Programme no. 227-OP
Public Health
BRIEF INTERVENTION FOR MEDICATION-OVERUSE HEADACHE IN PRIMARY CARE (THE BIMOH STUDY) – AN OPEN LONG-TERM FOLLOW-UP
Espen Saxhaug Kristoffersen*1, Michael Bjørn Russell2, Christofer Lundqvist3, Jørund Straand4
1Department of General Practice,University Of Oslo,Oslo,Norway, 2Head and Neck Research Group,Akershus University Hospital,Lørenskog,Norway, 3Research Centre,Akershus University Hospital,Lørenskog,Norway, 4Department of General Practice,University Of Oslo,Oslo,Norway
* = Presenting author
Objectives: To evaluate the long-term effectiveness of BI for MOH in primary care.
Background: Medication-overuse headache (MOH) is a common health problem associated with non-constructive use of pain medication. Most MOH patients overuse simple analgesics and are managed in primary care. Withdrawal of the overused medication is the treatment of choice in MOH. Brief Intervention (BI) has been used as a motivational technique for patients with alcohol overuse, and may have a role in the treatment of MOH.
Results: Responder rate after two reminders was 42% for the screening questionnaire.

A random selection of up to three patients with MOH from each GP were invited (104 patients), 75 patients were randomised and 60 patients included into the study at baseline. 57 patients were followed-up after one year. Analyses of the outcomes showed that BI was better than BAU with significant improvements only in the BI group at three months which persisted up to 12 months.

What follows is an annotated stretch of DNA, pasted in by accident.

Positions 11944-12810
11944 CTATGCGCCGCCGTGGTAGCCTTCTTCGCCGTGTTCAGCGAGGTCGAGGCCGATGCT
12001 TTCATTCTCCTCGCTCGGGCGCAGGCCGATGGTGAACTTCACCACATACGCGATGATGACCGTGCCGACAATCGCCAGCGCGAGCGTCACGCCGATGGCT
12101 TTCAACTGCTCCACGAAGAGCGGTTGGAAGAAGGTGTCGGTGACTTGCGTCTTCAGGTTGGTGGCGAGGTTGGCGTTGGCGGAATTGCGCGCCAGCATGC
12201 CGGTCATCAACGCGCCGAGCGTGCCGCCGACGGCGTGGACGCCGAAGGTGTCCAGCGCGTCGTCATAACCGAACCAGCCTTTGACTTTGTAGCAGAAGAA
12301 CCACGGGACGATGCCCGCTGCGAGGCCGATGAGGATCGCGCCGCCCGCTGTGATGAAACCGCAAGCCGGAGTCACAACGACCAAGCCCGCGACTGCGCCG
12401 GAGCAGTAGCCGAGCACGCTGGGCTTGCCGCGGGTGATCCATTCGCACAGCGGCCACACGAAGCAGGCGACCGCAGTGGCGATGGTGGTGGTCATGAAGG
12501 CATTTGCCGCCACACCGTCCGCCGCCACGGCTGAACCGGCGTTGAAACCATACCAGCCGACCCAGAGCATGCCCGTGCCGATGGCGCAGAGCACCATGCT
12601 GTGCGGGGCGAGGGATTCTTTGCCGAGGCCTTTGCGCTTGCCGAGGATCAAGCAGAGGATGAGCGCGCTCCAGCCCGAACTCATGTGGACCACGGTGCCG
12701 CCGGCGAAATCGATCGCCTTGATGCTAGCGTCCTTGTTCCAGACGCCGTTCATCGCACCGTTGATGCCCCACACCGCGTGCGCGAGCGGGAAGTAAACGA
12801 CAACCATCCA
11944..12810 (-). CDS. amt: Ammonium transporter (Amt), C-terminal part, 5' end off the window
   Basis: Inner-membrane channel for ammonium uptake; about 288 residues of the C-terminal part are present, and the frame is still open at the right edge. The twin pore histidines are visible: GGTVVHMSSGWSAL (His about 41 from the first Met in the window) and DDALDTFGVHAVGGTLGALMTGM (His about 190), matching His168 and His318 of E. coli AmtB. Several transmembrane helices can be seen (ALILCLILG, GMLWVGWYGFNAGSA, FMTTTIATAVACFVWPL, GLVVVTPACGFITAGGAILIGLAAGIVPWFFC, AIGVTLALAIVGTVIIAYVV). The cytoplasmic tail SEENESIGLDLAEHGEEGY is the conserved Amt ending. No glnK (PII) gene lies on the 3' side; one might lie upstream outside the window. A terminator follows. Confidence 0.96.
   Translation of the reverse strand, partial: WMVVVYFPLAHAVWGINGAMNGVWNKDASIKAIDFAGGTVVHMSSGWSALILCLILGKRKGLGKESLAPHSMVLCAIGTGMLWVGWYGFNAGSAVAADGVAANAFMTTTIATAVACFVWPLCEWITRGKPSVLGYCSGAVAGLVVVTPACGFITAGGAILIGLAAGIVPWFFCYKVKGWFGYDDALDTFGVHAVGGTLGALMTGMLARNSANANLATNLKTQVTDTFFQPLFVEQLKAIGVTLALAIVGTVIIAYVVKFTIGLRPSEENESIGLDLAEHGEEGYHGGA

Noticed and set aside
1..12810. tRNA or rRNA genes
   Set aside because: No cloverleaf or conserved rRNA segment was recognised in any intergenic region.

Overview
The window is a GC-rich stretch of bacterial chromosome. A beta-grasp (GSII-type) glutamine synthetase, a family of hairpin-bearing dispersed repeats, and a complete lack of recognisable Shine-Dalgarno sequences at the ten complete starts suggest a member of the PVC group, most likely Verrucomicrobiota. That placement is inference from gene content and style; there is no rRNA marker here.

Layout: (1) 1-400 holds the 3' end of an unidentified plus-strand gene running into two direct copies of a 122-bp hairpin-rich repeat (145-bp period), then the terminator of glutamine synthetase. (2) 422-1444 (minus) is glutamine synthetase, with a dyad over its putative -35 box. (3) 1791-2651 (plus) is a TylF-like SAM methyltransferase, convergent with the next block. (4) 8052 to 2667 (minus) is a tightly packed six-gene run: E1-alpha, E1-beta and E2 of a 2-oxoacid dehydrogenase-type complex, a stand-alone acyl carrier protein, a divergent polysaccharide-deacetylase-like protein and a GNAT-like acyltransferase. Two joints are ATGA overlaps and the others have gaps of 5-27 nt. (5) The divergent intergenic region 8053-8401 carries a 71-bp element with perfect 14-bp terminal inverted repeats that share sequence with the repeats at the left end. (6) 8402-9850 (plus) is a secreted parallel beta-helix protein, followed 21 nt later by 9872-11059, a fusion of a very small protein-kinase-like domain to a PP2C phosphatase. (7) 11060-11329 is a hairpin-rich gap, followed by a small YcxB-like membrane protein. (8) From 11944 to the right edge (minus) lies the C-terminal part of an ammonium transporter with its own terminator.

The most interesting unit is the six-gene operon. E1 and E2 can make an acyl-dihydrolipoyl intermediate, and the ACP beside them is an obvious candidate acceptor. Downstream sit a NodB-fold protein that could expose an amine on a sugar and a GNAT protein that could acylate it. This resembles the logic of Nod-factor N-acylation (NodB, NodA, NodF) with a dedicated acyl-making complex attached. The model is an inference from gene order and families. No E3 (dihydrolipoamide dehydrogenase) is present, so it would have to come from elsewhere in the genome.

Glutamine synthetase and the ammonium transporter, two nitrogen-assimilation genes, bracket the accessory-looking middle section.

More results are currently being analysed and will be presented at the meeting.

Material/Methods: This was a double-blind pragmatic cluster randomised parallel controlled trial in primary care in Norway. Fifty GPs were randomised to receive BI training or to continue their business as usual (BAU). 25 486 patients aged 18-50 years from the GPs lists were screened for MOH by a questionnaire. Patients were cluster randomised and received treatment by their GP. GPs practising BI assessed their MOH patients using the Severity of Dependence Scale (SDS). Based on this, the patients received feedback about the risk of MOH, and recommendations for reducing intake of headache medication.

In the blinded part of the study, patients were followed-up after three months with a clinical interview and examination. A new telephone interview was conducted after six months. After the six months follow-up, GPs in the BAU group were taught BI and most of the patients in the BAU group also received BI. Thus, the last part of the follow-up was an open study and outcomes were assessed after 12 months

Conclusion: BI intervention for MOH conducted in primary care has significant effects lasting over twelve months.
Points for discussion: BI for MOH lasting effects over 12 months?

Relapse rate?

Predictors of successful detoxification after BI for MOH?

BI for MOH a feasible strategy in general practice?